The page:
Things not to say to a person with Crohns or colitis

I’ve recently been diagnosed with Crohns.   It’s a new landscape and I’ve a lot to learn.  Like there are side-effects. To Crohns.  Not only do I have a condition – it has sucky side effects too!  Like mouth ulcers.  (A daily mouthwash with Corsodyl seems to help).  And anaemia because Crohns doesn’t make you feel tired enough.  One good thing though –  I’ve had anaemia for most of my life and like lots of people, just get on with it.  But it wasn’t until a doctor was standing over me in hospital and said: ‘You have pernicious anaemia,’ in a tone that suggested it was my fault, that I decided to get serious about it.  I now take four Floradix iron tablets a day and feel so much better for it.

Quick side note here: Ladies – don’t put up with anaemia.  Go see your doctor and get treated.  I’m furious with myself for semi-ignoring it and functioning at 60% for several years.

So I had a Crohns attack yesterday, caused, I think, by the very medication I’ve been given to rid myself of two gastric ulcers – another side effect!  Omeprazole is prescribed to reduce stomach acid and yet one of the main side effects mirrors an attack of Crohns or colitis ie stomach pains, nausea, bleeding and diarrhoea.  I was prescribed four a day, and after a few days, began waking up at night with horrible wind and stomach pain –  Which sounds fairly mild until you’re in the grip of this nauseous knot of pain, lodged under the ribs that just won’t shift.  I spent most of yesterday rolling round on the bed clutching pillows and hot water bottles chewing on deflatine (total waste of time). Eventually I crawled into a hot bath and it gradually melted the pain away.  Here’s a thing.  As I sit here typing this, I get a small twinge and freeze.   It could just be a wee bit of wind.  Or the precursor to a full-blown attack.  Which sets my mind scuttling over everything I ate today.  Was it that ginger biscuit? Two bites of doughnut?  Apple?

No it was just wind.  Phew.

Crohns is so not sexy.

So side issue.  I have to get those gastric ulcers cured, but I can’t take any more omeprazole.  And I’m tackling the anaemia.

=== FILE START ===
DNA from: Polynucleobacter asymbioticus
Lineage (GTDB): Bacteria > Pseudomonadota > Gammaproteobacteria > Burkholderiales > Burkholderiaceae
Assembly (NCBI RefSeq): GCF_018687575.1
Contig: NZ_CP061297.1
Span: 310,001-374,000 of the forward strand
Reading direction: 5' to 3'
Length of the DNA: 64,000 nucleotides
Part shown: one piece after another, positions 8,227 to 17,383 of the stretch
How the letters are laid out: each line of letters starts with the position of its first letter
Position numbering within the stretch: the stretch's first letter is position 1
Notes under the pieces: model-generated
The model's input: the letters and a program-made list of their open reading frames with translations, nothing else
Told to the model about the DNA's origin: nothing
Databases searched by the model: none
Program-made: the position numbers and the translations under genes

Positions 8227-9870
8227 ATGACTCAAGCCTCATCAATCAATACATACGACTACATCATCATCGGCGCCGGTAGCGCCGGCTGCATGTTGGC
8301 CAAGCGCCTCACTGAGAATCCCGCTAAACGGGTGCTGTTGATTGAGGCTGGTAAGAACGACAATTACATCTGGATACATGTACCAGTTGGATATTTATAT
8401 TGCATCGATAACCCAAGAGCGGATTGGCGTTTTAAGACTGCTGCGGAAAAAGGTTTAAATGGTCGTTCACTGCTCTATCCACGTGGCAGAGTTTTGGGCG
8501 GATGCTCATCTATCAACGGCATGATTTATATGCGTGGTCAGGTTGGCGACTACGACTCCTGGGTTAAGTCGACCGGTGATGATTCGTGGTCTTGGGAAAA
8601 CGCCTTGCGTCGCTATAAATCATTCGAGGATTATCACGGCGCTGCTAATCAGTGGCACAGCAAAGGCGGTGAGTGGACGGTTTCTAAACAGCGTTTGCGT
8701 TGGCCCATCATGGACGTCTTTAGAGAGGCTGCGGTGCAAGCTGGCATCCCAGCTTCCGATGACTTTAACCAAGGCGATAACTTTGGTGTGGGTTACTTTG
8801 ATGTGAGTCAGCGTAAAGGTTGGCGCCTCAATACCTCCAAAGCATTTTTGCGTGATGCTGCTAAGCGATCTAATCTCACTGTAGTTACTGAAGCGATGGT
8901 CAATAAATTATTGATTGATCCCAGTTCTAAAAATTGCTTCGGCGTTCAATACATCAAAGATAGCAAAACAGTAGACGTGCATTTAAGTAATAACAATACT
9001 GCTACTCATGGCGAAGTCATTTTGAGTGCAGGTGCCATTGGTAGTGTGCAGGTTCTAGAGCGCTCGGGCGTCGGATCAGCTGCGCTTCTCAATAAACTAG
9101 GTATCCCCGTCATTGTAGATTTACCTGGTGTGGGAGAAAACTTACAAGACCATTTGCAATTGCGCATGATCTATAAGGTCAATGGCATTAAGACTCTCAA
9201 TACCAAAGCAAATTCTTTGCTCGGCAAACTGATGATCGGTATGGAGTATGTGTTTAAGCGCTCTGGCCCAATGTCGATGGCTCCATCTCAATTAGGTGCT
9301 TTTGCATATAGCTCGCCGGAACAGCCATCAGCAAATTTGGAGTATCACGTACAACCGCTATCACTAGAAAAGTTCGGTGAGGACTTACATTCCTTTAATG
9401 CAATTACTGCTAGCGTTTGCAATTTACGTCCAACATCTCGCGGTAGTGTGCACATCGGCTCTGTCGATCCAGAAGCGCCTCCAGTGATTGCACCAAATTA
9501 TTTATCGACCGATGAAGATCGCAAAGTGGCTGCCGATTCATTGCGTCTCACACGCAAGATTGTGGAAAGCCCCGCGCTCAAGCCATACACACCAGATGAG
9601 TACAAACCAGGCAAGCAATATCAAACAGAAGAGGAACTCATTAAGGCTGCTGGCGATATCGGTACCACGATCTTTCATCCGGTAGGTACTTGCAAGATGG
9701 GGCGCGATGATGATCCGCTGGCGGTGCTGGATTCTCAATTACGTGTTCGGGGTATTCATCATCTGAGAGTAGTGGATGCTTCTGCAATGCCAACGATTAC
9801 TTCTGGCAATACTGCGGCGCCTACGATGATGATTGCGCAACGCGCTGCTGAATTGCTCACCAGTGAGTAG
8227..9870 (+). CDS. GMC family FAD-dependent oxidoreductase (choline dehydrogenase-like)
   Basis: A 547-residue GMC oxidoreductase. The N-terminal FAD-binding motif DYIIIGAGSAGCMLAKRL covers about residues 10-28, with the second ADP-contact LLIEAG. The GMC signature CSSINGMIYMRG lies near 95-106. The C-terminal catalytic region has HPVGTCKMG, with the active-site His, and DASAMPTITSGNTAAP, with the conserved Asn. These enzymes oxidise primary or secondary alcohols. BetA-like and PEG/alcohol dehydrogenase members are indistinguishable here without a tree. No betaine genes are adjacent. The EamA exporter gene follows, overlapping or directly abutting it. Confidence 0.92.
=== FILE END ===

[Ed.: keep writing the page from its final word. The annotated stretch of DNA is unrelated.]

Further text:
But one downside of a new diagnosis is the comments.   Because what with these ‘nutritionists’ everywhere (hey who needs actual qualifications when you have thousands of Instagram followers) plus friends and family trying to be helpful, you’re never short of an opinion.

You look ok.

Thanks.  Next time I have an attack I’ll take photos of me crying in pain and rolling round on the bed.

You’re so skinny.  Lucky you!

Hmm –  not absorbing nutrients due to my stroppy colon lucky? The agonising stomach cramps lucky? I love food.  I hate to think I may become paranoid about it.  And being too thin over 45 is not a good look.

You can’t be that tired

Yes I can.  Even with the iron tablets, after an attack I’m fit for nothing.

My friend followed a <insert batshit diet> and she’s completely cured!

It’s entirely possible that the person you mention felt much better on her batshit diet and that’s great.  But Crohns is tricky and what works for one person may not for another.  I am still finding out what works for me – via a food diary.  These kinds of dietary pronouncements are often delivered in a hectoring tone, carrying the implicit message – serves you right you have Crohns you filthy meat eater.

I know just how you feel.  I had terrible wind/stomach cramps/indigestion/verbal diarrhoea once.

Unless you’ve had a bowel disease you don’t know what I feel.

All useful tips welcome!

 

This entry was posted in Health, My Twisty Colon and tagged , . Bookmark the permalink.

One Response to Things not to say to a person with Crohns or colitis

  1. Pingback: Gagging Order | Lynda Jane Purcell: Freelance Mum

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